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Ivory Coast Caught Short on Cocoa

FILE: Farmers break cocoa pods at a cocoa farm in Soubre, Ivory Coast. Taken Jan. 6, 2021.
FILE: Farmers break cocoa pods at a cocoa farm in Soubre, Ivory Coast. Taken Jan. 6, 2021.

Ivory Coast cocoa exporters are close to defaulting on their contracts due to a lack of beans and urgently need up to 150,000 tons to honor their commitments, seven sources who attended a crisis meeting with the regulator told Reuters.

As the world's top producer heads towards the end of its October-to-March main harvest, bean supply is tight. Exporters estimate that arrivals at its main ports stood at 34,000 tons for the week ending Feb. 12.

At this time in 2022, arrivals were 66,000 tons.

Cocoa regulator the Cocoa and Coffee Council (CCC) met with representatives of GEPEX, which represents multinational exporters, domestic traders' lobby GNI and UCOOPEXCI, which represents exporting cooperatives, last week to discuss the shortfall, the sources said.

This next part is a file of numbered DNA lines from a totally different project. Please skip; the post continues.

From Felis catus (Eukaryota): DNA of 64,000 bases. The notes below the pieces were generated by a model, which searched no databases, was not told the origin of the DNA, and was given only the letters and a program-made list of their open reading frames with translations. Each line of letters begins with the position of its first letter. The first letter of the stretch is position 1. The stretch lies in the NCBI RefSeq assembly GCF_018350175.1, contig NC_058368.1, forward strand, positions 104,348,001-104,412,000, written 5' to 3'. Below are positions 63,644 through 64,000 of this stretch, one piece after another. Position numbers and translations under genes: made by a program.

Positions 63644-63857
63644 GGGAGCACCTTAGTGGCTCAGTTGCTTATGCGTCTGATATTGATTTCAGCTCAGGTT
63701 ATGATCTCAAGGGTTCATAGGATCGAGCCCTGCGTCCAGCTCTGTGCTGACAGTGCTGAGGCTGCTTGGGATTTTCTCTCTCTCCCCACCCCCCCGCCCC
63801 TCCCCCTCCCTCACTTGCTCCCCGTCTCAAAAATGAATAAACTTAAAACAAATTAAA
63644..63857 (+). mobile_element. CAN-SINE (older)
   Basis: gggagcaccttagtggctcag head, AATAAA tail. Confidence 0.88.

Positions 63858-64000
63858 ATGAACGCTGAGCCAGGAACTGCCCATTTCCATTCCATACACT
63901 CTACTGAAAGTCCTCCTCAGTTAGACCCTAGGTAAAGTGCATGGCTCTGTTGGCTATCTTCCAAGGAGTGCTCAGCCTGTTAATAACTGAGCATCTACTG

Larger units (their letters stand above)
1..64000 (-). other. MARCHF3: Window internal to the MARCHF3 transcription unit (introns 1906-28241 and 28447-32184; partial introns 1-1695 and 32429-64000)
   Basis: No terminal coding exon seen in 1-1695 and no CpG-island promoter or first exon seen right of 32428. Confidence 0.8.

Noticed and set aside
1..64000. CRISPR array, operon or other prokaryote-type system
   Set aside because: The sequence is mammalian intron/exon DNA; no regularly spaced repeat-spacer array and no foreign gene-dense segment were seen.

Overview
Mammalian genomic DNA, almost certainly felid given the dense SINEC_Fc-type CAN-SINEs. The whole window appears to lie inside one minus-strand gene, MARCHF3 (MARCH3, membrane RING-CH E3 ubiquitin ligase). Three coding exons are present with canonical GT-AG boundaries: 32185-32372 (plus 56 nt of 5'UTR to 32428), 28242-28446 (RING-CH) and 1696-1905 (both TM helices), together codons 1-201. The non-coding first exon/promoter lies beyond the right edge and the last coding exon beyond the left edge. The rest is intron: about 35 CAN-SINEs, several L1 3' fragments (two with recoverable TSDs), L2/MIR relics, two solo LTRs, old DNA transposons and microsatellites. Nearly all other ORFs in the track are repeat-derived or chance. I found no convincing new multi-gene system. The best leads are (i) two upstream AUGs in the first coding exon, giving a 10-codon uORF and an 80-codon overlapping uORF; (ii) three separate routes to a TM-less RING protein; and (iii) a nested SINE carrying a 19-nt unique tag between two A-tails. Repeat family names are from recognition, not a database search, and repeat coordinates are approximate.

"We are heading towards a certain default because we have not been able to buy beans since January," one of the sources, a member of UCOOPEXCI who attended the meeting, told Reuters.

At the meeting the watchdog proposed pushing back the loading period for the contracts of struggling exporters to June so that they can buy beans between April and June during the mid-crop harvest, the sources said.

"Delaying the loading period to June will not solve anything. Our customers expect cocoa from the main crop which is of much better quality than the mid crop," a domestic trader said.

Another solution proposed by the CCC included authorising local cocoa grinders to hold only 15 days' worth of beans grinding capacity instead of 45 days.

But cocoa grinding companies said the solution was impracticable because the stocks are already scheduled to be processed within a few months in response to strong market demand for semi-finished cocoa products.

"We are currently grinding at almost 95% of capacity due to strong international demand, and this stock will quickly be exhausted in a few weeks," said the manager of an Abidjan-based company.

The volume of cocoa being sold exclusively within the Fairtrade market, which commands a higher price that is passed on to farmers, has also cut the volumes available to domestic exporters, some sources said.

"Certified cocoa costs between 950 CFA ($1.54) and 975 CFA francs per kilo, while the farmgate price is 900 CFA francs. It is impossible for us to compete because multinationals have a monopoly on all certified cocoa," one trader said.